Luke Skywalker Can’t Read
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Do you know what I can’t stand? When people say, “sounds like you’ve got a little too much time on your hands!” Setting aside the fact that it’s awfully trite, I hate it because it’s dismissive. We all have the same amount of time, it’s just that some people choose to use that time in service of some specific or esoteric or – let’s just say it – geeky interest.

I have a feeling that Ryan Britt has heard this many times in his life.

It was only by chance that I came upon his collection of essays Luke Skywalker Can’t Read. My girlfriend and I were in Portland, OR being touristy, going to Voodoo Donuts and Stumptown coffee and, of course, Powell’s Books when she saw that there was a reading there that night for this book that I hadn’t heard of with a promising title. I’m not the hugest Star Wars fan but that means merely that I love it, not that my wedding will be Star Wars themed. So, we went.

He read from the title essay and I was intrigued not because of the essay, though it is an interesting premise, but with how deep he went with it. I asked, half joking, that since neither John McClane nor Martin Riggs pick up a book in their movies, would it be fair to say that they’re illiterate as well? He basically told me that, yeah, it’s possible for those individuals to be illiterate – though, they probably aren’t, cops have to fill out reports, after all – but those characters exist in our present world with a print media unlike the world of Star Wars that seems to rely quite heavily on holograms. I also asked (it wasn’t too packed and there weren’t many questions) don’t the names C3PO and R2-D2 prove that there is an alphabet, so there is some literacy? Again, his answer was at the ready. He posits that the people in the Star Wars world know enough to get by but they are, still, probably functionally illiterate.

He had given this some thought. And, frankly, he’s given a lot of things a lot of thought. The book starts out with his science fiction awakening with the possible feminism of Barbarella and then moves on to an intro Dr. Who, to Dracula’s pants, to how Frodo is by far the cooler Baggins, to the science fiction relevance of Sherlock Holmes (hint: Sherlock is also flawlessly logical). In one essay, he even posits a possible Return of the Jedi sequel that leads into an Indiana Jones prequel.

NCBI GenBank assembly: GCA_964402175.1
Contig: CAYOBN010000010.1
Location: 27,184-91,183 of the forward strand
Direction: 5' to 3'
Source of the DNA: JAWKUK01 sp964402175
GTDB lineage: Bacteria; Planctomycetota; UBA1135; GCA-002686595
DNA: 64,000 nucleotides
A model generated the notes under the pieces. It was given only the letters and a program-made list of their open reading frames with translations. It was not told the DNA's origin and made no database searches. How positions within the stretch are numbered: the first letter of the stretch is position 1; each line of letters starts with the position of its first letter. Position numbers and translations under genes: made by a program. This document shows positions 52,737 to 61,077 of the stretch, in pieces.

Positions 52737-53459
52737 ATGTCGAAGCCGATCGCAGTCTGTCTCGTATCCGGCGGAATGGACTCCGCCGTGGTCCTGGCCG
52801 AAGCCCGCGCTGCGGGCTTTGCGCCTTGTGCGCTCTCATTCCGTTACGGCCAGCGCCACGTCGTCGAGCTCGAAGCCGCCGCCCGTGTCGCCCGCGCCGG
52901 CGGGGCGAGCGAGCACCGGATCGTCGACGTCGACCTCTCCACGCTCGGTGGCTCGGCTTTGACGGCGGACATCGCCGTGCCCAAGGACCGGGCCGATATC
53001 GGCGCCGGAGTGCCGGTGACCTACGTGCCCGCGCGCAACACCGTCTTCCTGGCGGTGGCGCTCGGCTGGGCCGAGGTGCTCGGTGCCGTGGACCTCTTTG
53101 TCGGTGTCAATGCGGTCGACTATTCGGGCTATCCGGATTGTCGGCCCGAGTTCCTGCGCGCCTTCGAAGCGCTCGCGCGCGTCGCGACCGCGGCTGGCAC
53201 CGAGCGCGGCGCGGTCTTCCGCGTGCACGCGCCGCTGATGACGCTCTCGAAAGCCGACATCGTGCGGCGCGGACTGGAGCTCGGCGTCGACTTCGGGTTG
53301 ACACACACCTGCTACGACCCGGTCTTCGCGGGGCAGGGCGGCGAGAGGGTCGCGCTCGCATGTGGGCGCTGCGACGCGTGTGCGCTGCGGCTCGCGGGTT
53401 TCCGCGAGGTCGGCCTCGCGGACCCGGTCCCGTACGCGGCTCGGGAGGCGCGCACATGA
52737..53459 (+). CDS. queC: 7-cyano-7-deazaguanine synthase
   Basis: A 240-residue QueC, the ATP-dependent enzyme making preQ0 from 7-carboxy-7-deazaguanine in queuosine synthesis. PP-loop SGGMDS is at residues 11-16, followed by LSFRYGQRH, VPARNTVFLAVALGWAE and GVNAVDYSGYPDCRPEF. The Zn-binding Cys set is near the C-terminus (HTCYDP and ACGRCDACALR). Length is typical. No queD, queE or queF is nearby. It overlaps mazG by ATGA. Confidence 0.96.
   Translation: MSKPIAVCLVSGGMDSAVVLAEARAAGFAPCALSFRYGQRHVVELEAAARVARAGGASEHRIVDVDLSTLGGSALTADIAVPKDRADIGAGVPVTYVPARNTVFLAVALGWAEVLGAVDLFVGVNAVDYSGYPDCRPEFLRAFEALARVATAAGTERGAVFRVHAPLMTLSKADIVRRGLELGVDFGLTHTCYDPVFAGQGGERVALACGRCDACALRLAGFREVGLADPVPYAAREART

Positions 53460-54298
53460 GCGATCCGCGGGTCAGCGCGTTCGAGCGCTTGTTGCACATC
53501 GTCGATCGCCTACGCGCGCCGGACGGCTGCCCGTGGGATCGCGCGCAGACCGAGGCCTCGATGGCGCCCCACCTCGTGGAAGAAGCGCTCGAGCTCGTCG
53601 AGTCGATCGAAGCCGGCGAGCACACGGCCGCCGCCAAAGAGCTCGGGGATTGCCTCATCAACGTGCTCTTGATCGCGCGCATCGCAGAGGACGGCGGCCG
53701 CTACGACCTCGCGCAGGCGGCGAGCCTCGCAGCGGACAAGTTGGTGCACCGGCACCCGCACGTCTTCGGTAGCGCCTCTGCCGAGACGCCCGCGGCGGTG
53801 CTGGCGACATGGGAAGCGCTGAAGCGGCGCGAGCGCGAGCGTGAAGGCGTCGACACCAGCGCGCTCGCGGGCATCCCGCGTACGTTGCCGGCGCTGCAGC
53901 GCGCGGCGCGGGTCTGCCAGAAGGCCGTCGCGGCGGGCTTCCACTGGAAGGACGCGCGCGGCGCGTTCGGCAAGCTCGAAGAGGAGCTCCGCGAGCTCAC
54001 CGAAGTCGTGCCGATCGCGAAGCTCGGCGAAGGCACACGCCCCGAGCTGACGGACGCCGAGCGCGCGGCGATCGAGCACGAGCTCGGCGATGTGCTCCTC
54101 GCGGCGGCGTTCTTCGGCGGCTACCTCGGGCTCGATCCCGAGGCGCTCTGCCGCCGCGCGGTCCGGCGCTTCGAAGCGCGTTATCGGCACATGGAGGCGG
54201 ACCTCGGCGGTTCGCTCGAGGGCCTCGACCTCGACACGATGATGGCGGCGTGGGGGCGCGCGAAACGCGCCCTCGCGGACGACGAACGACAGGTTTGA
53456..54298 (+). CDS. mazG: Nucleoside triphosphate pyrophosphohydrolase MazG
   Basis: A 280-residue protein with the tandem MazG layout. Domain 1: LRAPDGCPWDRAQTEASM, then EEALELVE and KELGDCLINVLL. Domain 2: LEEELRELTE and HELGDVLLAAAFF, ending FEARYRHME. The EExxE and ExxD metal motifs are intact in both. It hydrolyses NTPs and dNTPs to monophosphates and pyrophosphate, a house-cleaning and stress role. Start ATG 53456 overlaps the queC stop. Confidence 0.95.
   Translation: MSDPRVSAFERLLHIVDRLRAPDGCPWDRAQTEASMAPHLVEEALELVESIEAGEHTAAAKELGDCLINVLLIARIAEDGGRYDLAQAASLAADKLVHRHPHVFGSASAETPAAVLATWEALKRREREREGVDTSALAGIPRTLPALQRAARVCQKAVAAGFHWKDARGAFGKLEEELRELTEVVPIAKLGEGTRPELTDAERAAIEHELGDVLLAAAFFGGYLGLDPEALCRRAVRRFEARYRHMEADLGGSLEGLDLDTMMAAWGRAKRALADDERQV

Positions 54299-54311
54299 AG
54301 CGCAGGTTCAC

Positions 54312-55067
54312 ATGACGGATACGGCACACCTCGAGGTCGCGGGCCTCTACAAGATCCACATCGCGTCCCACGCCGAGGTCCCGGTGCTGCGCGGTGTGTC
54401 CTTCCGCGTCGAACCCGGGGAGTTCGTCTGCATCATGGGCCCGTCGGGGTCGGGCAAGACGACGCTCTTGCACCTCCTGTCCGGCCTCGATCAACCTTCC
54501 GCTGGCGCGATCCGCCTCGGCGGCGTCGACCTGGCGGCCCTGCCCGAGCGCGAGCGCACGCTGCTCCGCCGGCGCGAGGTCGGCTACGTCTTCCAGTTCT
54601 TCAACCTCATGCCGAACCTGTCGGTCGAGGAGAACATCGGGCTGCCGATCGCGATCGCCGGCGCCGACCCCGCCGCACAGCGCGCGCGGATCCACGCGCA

His thoughts about Star Wars and Star Trek are not only pulled from his deep knowledge of the shows and movies but also through his knowledge of their non-canon literature. (Yeah, he’s read the fan fiction.) He manages to admit to trolling Star Wars fans, be an obsessive Star Wars fan, and make a case for why Star Wars fans need to chill out with all of the Monday morning quarterbacking (another hint: it’s not because George Lucas is a misunderstood genius, quite the opposite).

I found myself thinking not that this guy has a lot of time on his hands but, damn, this guy has taken some time with this. He’s read and watched it all. His depth and breadth of knowledge is impressive. I watched Back to the Future probably fifty times on VHS as a kid and it never once occurred to me why, if there’s a grandpa Biff Tannen and a great grandpa Tannen, why isn’t there a Tannen who’s Marty’s age? Well, Britt noticed and he’s got some theories about why that is.

Maybe I enjoyed it so much because I’m not well versed enough in the things he talks about to disagree. But I doubt it. If you love Star Wars, Star Trek, science fiction, or movies, television, and pop culture in general, give this a read. I think even the bitterest sci-fi obsessed internet troll could find something interesting in this book.

The only way this book disappoints is in its completion before the release of The Force Awakens. So, we don’t get to hear any thoughts on any of the discoveries or questions raised by the new film (while we may not need anymore speculation, I think Britt’s is a voice to seek out). I guess you could google it or try to track him down and ask? You know, only if you have some extra time on your hands.

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